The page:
The politically motivated reimagining of Advanced Placement U.S. History has drawn scant attention. Cowed by the aggressive conservative lobby, the AP curriculum was quite literally whitewashed. Alan Singer cogently summarized the whitewash in a Huffington Post piece early this week:
The 2015 revisions seem designed to promote patriotism and a belief in "American exceptionalism" rather than the critical examination of history.
According to a review by the Atlantic Constitution, they emphasize national identity and unity, the ideals of liberty, citizenship, self-governance, the role of its founders in establish (sic) these principles, the sacrifices of military personnel during war, the importance of religious groups in shaping American society, and the productive role of free enterprise, entrepreneurship, and innovation in shaping U.S. history.
The implications of this approach to education are evident in current political debate. If anything, our schools must become more critical of our past, not less. To de-emphasize the stain of slavery, the persistence of racism, the reality of sexism and the history of homophobia is to sentence future generations to ongoing social injustice.
Just look at the rhetoric:
"All lives matter," -- Hillary Clinton and Martin O'Malley.
I attribute these two quotes in an effort to be non-partisan in my disappointment with today's political leaders.
The Clinton and O'Malley declarations were made in response to challenges from Black Lives Matter, the campaign arising from the spate of police violence against unarmed black boys, men and women. This campaign is gaining momentum and seems the contemporary embodiment of urgent anti-racist work.
"All lives matter" is a trite rejoinder to "black lives matter" and diminishes the ugly reality of racism. It is a classic and childish false equivalence. Of course "all lives matter." But white lives have never "not mattered." It's like citing your own recent bout with the flu in response to a friend who confides her diagnosis with terminal cancer. "Well, I'm sick too!"
Fiorina's statement, "all issues are women's issues," was made to distance herself from feminism and feminists. According to an August 12th New York Times piece, Fiorina added, "As a woman I am insulted when I hear somebody talk about 'women's issues.'" Insulted?
As with "all lives matter," "all issues are women's issues" diminishes the reality of sexism. Of course "all issues are women's issues." But particular issues disproportionately and persistently plague women. Subsuming these issues into a broad category creates a similar false equivalence. Torturing my own analogy, this is tantamount to claiming that cancer is just one of many afflictions -- "Gee, we all get sick sometimes" -- and that special efforts to treat and cure cancer are somehow inappropriate and offensive. Perhaps Fiorina is "insulted to hear somebody talk about" cancer research too, since she evidently doesn't have it.
I recall an old comedy bit performed by Martin Mull. He sang the blues, lyrics moaning and groaning with the agonizing burdens of middle class suburbia: A too-warm martini; charcoal briquettes that failed to light in the grill; dandelions soiling the pristine Kentucky bluegrass. Woe is me!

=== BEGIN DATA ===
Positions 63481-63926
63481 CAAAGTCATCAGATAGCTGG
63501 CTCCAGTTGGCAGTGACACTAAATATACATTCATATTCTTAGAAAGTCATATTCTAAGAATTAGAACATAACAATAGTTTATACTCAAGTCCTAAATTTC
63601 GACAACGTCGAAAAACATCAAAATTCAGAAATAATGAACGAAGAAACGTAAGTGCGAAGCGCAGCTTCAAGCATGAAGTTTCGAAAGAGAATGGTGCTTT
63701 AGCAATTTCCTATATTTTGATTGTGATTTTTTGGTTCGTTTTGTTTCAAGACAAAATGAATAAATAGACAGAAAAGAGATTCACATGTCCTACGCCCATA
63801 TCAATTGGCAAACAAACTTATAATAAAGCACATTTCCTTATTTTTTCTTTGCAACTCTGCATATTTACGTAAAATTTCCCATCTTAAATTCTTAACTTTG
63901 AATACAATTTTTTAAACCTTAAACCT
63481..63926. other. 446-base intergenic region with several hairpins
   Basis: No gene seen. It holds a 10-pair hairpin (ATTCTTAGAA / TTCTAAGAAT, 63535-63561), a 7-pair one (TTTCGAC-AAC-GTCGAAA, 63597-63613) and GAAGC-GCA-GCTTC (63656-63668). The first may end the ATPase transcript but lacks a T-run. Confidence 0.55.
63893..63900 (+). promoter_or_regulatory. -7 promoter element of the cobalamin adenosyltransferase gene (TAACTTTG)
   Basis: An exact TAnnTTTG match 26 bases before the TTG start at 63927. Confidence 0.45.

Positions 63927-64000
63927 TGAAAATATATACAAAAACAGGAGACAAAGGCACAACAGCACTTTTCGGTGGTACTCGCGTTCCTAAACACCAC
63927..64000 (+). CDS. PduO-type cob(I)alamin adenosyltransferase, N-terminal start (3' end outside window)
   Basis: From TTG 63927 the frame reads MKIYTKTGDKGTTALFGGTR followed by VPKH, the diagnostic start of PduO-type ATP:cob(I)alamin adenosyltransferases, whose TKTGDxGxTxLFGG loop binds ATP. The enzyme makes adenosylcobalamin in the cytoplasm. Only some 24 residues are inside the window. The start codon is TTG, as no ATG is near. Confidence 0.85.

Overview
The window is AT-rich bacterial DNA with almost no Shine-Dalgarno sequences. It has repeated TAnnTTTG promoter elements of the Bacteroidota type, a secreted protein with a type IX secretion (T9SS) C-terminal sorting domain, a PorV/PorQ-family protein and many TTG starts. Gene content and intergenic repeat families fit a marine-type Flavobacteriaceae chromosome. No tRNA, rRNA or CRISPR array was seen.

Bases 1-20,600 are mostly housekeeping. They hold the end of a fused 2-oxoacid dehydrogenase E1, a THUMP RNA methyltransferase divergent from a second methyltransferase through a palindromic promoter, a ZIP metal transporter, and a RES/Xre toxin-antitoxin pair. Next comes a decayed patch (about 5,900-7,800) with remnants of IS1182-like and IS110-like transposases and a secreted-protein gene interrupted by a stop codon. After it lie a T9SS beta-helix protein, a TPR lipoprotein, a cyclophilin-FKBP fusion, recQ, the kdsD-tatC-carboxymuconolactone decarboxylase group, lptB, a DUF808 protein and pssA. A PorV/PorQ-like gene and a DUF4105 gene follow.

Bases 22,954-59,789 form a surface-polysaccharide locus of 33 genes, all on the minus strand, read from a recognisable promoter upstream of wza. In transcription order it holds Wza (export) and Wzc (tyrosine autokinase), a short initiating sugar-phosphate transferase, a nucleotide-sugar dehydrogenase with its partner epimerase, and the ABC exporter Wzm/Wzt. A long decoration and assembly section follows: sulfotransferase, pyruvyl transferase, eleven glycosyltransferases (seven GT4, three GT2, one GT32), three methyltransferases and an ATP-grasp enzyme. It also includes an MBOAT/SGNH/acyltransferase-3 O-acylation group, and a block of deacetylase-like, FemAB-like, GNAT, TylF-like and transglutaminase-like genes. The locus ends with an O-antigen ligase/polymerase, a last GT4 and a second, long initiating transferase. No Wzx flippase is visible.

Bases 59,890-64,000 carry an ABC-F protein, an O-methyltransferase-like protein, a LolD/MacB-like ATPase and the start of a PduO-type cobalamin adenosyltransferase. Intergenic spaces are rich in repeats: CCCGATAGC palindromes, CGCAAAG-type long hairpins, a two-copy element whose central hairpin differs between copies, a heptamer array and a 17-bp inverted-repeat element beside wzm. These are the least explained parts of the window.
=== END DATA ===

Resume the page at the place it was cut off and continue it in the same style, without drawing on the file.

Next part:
In the warm glow of America's mythical meritocracy, it is always irritating to hear those with privilege dismiss the concerns of others: Entitled men who claim that feminism is just a bunch of unattractive women bitching about their unhappy lives; or white folks who think anti-racist work is done by resentful black people who should just work harder; or rich people who think poor people are lazy "takers."
Many who enjoy money and privilege use the term "class warfare" to dismiss any observation that the playing field in America is actually not flat. For women, folks of color, gay people, and others, navigating America's "meritocracy" is like playing soccer uphill on a 5% slope into a 30 mph headwind. But if they point it out, it's characterized as a symptom of unjustified resentment.
Sweeping dismissals of racism, sexism, heterosexism, poverty and injustice of all kinds are central planks in the Republican platform. This is nothing new. But the dismissals are infuriating when coming from members of groups that have suffered the slings and arrows of social and economic injustice. Carly Fiorina should be ashamed for betraying the interests of women. Republican candidate Ben Carson, who thinks the answer to racism is for everyone to play nice together, should be ashamed too. He is the Clarence Thomas of presidential politics.
Folks like Fiorina and Carson are oddly parallel to the George W. Bush phenomenon. He was famously described as "born on third base and thought he hit a triple."
Fiorina was born on second and made her way to third base, leaving the base paths littered with those she stepped on or over on her journey to privilege. Carson started modestly and achieved admirably. I am simply baffled as to his lack of empathy.
I have been attacked for criticizing the notion of American exceptionalism, but it is neither truthful nor dignified to arrogantly proclaim ourselves "above" all others. That's not a recipe for international harmony. But I do believe that the principles and structures put in place at our founding are brilliant, prescient and enduring. Because of that brilliance, the United States can serve as a beacon and an example.
If our noble experiment in representative democracy is to thrive and prosper, it will be because we are confident enough for self-examination, modesty and humility. Steeping children in uncritical patriotism and self-congratulation is not education. It is propaganda and no decent educator should fall for it.
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